Maryland wide receiver coach Keenan McCardell knows talent when he sees it. At least, he should be given his career in the NFL. As he gets set for his first season as an assistant coach at the college level, just as Maryland prepares for a move from the ACC to the Big Ten, McCardell feels optimistic about the talent he will be coaching at Maryland in 2014.
“I looked at some of the talent level and when I got here, everybody told me how talented everybody was,” McCardell said in a report by The Washington Post. “I had done some research earlier. I was like, ‘Woah, they are talented.’ It’s up to me to make sure that talent comes out. That’s what I want to do.”
He’s not kidding. The makings of hat could be one of the most lethal receiving units in the Big Ten in 2014 starts with one of the crown jewels of the Class of 2012, Stefon Diggs. Diggs is a big play waiting to happen every time he touches the football, which is why he can be so deadly on special teams as well. Maryland added five-star receiver Deon Long as the prized recruit in the Class of 2013. Long transferred to Maryland after playing the 2011 season with New Mexico. With the addition, Maryland was putting together a one-two combo that could prove to be difficult to slow down when he and Diggs are on the field together. Unfortunately for Maryland, that was the problem last season. Diggs and Long each played just seven games before being placed on the injured list for the rest of the season.
With those key injuries came some opportunities for others to get some significant playing time. Levern Jacobs capitalized by ending the year as Maryland’s leading receiver. Amba Etta got in the mix as well by ending the season as the third-leading receiver. Juwann Winfree is a four-star receiver joining the Terps this year as well out of the most recent recruiting class. So does Maryland have what it takes to have one of the top aerial attacks in the conference? They certainly appear to have the receivers to make it possible.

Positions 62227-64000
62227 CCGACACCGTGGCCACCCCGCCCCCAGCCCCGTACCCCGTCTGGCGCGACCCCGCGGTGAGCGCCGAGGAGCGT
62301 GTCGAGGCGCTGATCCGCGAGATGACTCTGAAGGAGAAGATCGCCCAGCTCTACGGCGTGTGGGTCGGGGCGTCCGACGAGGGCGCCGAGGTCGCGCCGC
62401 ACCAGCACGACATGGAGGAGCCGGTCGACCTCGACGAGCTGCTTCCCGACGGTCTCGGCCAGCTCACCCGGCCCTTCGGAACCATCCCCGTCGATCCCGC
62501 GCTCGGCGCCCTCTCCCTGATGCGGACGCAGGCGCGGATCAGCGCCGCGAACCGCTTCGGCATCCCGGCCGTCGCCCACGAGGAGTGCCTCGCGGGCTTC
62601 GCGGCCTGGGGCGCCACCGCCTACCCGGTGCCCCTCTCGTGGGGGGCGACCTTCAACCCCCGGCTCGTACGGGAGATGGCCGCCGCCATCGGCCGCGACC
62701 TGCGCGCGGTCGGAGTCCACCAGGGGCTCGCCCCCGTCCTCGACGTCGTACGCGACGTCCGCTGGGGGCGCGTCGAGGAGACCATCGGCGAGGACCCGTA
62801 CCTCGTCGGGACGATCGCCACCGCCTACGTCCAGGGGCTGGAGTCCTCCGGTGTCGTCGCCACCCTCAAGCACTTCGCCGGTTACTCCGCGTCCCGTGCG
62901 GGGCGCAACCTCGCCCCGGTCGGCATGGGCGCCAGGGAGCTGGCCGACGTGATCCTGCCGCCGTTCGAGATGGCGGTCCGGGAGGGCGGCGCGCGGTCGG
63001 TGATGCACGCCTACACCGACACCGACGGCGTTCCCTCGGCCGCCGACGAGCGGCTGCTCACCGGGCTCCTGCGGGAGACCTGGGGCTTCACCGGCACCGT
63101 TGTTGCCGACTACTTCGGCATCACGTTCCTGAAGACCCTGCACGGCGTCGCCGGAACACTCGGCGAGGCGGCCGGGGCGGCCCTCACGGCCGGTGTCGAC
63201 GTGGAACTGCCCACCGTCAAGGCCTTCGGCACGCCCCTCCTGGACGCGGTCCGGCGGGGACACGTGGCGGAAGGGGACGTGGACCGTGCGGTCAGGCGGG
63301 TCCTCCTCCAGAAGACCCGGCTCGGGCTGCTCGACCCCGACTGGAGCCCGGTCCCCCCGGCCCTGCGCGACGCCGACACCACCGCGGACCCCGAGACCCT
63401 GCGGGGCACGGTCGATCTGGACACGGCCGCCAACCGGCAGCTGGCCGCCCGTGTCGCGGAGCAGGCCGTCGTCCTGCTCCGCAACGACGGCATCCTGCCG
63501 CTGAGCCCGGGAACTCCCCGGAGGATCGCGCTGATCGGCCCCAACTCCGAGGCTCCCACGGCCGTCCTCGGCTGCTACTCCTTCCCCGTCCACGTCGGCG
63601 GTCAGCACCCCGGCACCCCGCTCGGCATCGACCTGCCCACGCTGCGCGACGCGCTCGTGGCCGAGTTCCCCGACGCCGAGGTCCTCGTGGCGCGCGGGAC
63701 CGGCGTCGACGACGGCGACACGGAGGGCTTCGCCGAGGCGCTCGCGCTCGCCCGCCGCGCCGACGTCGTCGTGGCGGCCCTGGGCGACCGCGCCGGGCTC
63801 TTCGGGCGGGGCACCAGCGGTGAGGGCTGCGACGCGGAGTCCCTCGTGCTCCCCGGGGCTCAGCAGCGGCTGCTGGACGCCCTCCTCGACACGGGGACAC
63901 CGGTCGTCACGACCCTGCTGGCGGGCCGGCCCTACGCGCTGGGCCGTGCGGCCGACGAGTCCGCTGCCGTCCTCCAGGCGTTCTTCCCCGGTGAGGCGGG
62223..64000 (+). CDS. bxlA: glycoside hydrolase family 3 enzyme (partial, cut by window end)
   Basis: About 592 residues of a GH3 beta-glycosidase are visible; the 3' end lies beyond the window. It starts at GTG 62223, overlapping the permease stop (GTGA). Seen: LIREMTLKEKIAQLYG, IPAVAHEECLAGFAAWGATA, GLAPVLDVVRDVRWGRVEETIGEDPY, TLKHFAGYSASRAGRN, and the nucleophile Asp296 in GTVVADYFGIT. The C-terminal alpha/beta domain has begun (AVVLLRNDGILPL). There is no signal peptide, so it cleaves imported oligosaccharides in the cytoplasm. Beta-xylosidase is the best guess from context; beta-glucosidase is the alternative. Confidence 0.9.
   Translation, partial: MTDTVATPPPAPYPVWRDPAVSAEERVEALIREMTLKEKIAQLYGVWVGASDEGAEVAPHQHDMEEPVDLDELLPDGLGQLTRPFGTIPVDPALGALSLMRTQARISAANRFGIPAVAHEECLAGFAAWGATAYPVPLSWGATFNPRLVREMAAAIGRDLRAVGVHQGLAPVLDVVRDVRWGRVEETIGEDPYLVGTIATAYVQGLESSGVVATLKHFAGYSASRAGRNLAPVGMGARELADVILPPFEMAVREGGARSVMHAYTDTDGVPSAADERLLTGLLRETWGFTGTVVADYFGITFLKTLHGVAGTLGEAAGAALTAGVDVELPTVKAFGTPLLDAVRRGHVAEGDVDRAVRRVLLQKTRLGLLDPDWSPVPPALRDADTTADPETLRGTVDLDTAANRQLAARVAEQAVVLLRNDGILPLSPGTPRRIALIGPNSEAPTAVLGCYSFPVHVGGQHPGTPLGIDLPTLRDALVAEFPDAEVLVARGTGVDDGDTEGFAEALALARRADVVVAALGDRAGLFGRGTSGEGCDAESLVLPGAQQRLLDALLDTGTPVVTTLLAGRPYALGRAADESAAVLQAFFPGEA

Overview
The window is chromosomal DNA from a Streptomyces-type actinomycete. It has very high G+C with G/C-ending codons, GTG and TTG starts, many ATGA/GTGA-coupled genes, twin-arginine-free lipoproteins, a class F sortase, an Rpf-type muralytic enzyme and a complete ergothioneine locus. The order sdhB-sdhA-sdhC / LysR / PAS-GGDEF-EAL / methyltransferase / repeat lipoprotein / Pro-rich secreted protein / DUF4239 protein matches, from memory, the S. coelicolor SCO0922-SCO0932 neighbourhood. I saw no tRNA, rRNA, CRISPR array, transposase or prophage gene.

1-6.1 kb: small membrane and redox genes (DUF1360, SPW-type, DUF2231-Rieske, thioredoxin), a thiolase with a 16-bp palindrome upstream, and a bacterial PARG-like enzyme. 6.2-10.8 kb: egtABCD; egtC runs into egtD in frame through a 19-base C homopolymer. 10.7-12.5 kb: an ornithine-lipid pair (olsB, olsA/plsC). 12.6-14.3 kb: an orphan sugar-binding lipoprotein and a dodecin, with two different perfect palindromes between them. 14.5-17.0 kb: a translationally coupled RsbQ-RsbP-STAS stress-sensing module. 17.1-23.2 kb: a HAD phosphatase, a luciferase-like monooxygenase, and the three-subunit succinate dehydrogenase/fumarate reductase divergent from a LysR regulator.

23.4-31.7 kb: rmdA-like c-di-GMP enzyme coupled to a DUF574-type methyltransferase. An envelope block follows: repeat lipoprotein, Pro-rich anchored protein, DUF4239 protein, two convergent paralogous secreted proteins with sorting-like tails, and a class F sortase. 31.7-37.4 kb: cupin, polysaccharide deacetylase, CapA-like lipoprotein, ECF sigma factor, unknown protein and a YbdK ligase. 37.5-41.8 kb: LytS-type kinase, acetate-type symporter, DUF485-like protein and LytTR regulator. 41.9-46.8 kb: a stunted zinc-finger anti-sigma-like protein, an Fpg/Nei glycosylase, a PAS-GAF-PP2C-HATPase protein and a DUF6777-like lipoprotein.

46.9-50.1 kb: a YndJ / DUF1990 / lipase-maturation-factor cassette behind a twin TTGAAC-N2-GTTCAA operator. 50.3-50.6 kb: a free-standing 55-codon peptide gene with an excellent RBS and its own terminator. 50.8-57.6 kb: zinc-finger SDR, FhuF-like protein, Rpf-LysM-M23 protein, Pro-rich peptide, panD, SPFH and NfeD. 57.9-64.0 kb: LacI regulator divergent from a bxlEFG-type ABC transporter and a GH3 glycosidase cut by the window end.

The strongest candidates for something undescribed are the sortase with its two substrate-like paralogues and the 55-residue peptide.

Last season Maryland averaged 7.8 yards per passing attempt, which ranked sixth in the ACC. Had Maryland been in the Big Ten in 2013 the Terps would have been tied for the highest yards-per-attempt average with Indiana (even if you include Rutgers in the mix). The Big Ten is also going to see a good amount of turnover among the leading receivers in 2014. Seven of the Bi Ten’s top ten receivers in 2013 are all moving on, leaving plenty of room for Maryland’s talented receivers to leave their respective marks right away in the Big Ten stat sheets.
If they can stay healthy, that is.
LSU quarterback Danny Etling has undergone surgery to relieve back pain, the program announced Monday.
“Danny had a minor back procedure this morning and everything went alright,” head coach Ed Orgeron said in a statement (and not in an Arrested Development way).
Etling has played through back pain for months, according to Ross Dellenger from The Advocate, and this procedure should remove that pain.
In a possibly related story, Etling went 4-of-11 for 53 yards in LSU’s spring game.
A transfer from Purdue, Etling appeared in 11 games for the Tigers last season, completing 160-of-269 passes (59.5 percent) for 2,123 yards (7.9 yards per attempt) with 11 touchdowns against five interceptions.
Etling’s recovery from Monday’s procedure is expected to be a short one.
Things got off to a rocky start for new Oregon head coach Willie Taggart. Among the issues Taggart was forced to deal with soon after accepting the job of head coach at Oregon was players falling ill during and after offseason workouts.
Three Ducks were hospitalized in January to treat symptoms of rhabdomyolysis, a product of overworking leading to soft tissue and possible kidney damage. Oregon suspended strength and conditioning coach Irele Oderinde following the hospital treatments to players, and questions about his certification were thrust under a microscope. Despite the unfortunate situation in Eugene, Taggart has defended his program’s workout routine in an interview with Stewart Mandel of FOXSports.com.